3) you get twice the uv radiation by just sitting there looking at the computer

4) the ammount of poisonous gases is lower than the one your car produces

you would need to do this for continous hours for days to barely get anything

the only real danger here is to break the power source or get your fingers burned in the sparks

sorry english not my first language

author
thataintworking (author)2015-02-22

I agree with Fastfocus, this is not etching, it is welding. This is exactly how and electric welder or arc welder works, just on a smaller scale. Etching is the process of removing small amounts of material.

In the video, the guy was actually holding onto the welding rod with his bare hand so there doesn't appear to be much danger in this configuration because it is a low-amp transformer. The issue is if someone else grabs something with a little higher amps and actually gets hurt.

Finally, the end result is kinda cool. This could be a good instructable if more knowledge was put into it, especially around the amperage concerns.

author
agis68 (author)2015-02-15

pretty nice job done here....thanks.....how many Amps is the transformer pack??

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neranjan.ghost (author)agis682015-02-22

1.5

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tosomja (author)2015-02-15

Yeah I am with you NERANJAN.GHOST..Who cares about these people that are scared to burn the house down inhale some yammy yammy fumes or go blind, blow of couple of fingers or little bit of brain damage.They have no common sense to do experimentation the right way.You are my hero and I would jump out of a plane without a parachute to prove it.

GO MATE!

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neranjan.ghost (author)tosomja2015-02-22

Cheers mate (Y)

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neranjan.ghost (author)tosomja2015-02-22

Cheers mate (Y)

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tboyrock2 (author)2015-02-18

where do i connect the alligator clips? on the prongs that go in socket?

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antioch (author)2015-02-18

Instead of including health warnings and pointing out hazards and dangers the author prefers scoffing at people who are trying to be helpful.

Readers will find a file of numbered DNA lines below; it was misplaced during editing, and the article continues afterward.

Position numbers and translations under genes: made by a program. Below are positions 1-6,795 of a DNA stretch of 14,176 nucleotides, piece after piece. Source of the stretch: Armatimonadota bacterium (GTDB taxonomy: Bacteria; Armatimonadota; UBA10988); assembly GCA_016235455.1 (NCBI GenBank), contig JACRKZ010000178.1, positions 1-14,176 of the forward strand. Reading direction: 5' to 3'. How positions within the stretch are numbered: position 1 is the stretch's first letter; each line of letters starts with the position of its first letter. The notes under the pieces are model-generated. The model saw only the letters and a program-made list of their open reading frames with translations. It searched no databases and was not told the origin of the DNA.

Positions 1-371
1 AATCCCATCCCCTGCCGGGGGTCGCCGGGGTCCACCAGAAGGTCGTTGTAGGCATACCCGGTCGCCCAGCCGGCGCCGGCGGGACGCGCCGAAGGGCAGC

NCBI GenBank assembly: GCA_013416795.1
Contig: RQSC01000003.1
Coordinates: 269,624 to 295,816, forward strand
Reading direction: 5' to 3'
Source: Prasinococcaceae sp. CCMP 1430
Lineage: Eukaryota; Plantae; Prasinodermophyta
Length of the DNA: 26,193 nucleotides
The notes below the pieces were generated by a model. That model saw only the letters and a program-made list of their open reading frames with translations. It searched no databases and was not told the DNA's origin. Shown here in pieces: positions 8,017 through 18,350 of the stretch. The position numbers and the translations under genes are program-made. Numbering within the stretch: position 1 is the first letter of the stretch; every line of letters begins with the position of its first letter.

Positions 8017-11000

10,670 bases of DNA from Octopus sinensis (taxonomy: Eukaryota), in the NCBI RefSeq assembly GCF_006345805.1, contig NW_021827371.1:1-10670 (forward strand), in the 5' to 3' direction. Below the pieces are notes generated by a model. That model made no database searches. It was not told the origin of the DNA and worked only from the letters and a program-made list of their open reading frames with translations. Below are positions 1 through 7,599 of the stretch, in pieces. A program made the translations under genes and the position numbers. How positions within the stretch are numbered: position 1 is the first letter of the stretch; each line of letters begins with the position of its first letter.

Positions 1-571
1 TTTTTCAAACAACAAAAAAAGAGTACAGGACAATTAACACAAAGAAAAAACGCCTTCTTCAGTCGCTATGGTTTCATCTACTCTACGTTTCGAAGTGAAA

Pretty immature for someone his age, but fits the selfie in the portrait. =)

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samtechpro (author)2015-02-18

Forget about that jumper wire. I tried solder wire with a 12v adapter about 10 years ago. And i think that was cool than this. Because solder wire makes nice prints ;)

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tomas75a (author)2015-02-17

Nice one, although the L became an I ;)

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biggy boy (author)2015-02-15

what's an instructabies?

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BukkakeTsunami (author)biggy boy2015-02-15

....Nice. Yeah, I didn't understand the lowercase "L" either. But good job!

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biggy boy (author)BukkakeTsunami2015-02-16

I was wondering if it was some Gangster way of saying two Instructables. IE:(Pleural) more then one. Instructabies super ghetto ;-)

It is a neat way of doing arc etching though, with a stencil!

Glen

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wisconsinjimmy (author)2015-02-15

Hey this is what experimenting is all about, just think if Edison had not taken a chance there would be no light bulbs, why not use a ball point pen case I would think it would be easier to write.

I like it

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privatex (author)wisconsinjimmy2015-02-16

Can you imagine Tesla with free hands, without obstruction and hungry businessman's around him? What would our world been today?
Edison was killed dog to show how's Tesla's AC voltage dangerous. Tesla has always answered that with proper management and precautions, there is no need to fear. Now we know that even our brain send electrical control pulses. His vision was true gift but as today money makes rules...

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ProCactus (author)wisconsinjimmy2015-02-15

Edison did not invent the light bulb !

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askjerry (author)wisconsinjimmy2015-02-15

Edison used his employees to take chances... in the case of X-Rays... sometimes they died.

http://adammunich.com/a-brief-history-of-the-x-ray...

The first man to die as a direct result of x-ray exposure is likely
Clarence Madison Dally, an assistant to Thomas Edison. Clarence tested
every x-ray tube he produced on his hands, which, over the course of
several years caused him to develop a cancer of the hand. In 1900,
despite several futile amputations he died of mediastinal cancer; an
event that reportedly caused edison to abandon all experimentation with
x-rays.

In 1903, when asked about the event Edison replied, ‘Don’t talk to me about X-rays, I am afraid of them”.

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boyd32450 (author)wisconsinjimmy2015-02-15

The ball point pen idea is good, but experimenting is not about taking chances. Edison most likely did not know about electrical safety. But I bet he was VERY careful, evidenced by the fact of him living to old age. Companies and engineers experiment all the time however they take safety precautions because they are liable for damages to property and personnel. There are scientists and engineers on this site as well as adults that like building things. There are also young people on this site who haven't a clue how quickly soft tissue can disappear in an experiment without the proper precautions. To instruct someone to do something while being cavalier about safety is in my opinion irresponsible. wisconsinjimmy, this is not directed at you since I don't know you but I do believe you are wrong about Edison. Its really just common sense which increases as the years go by.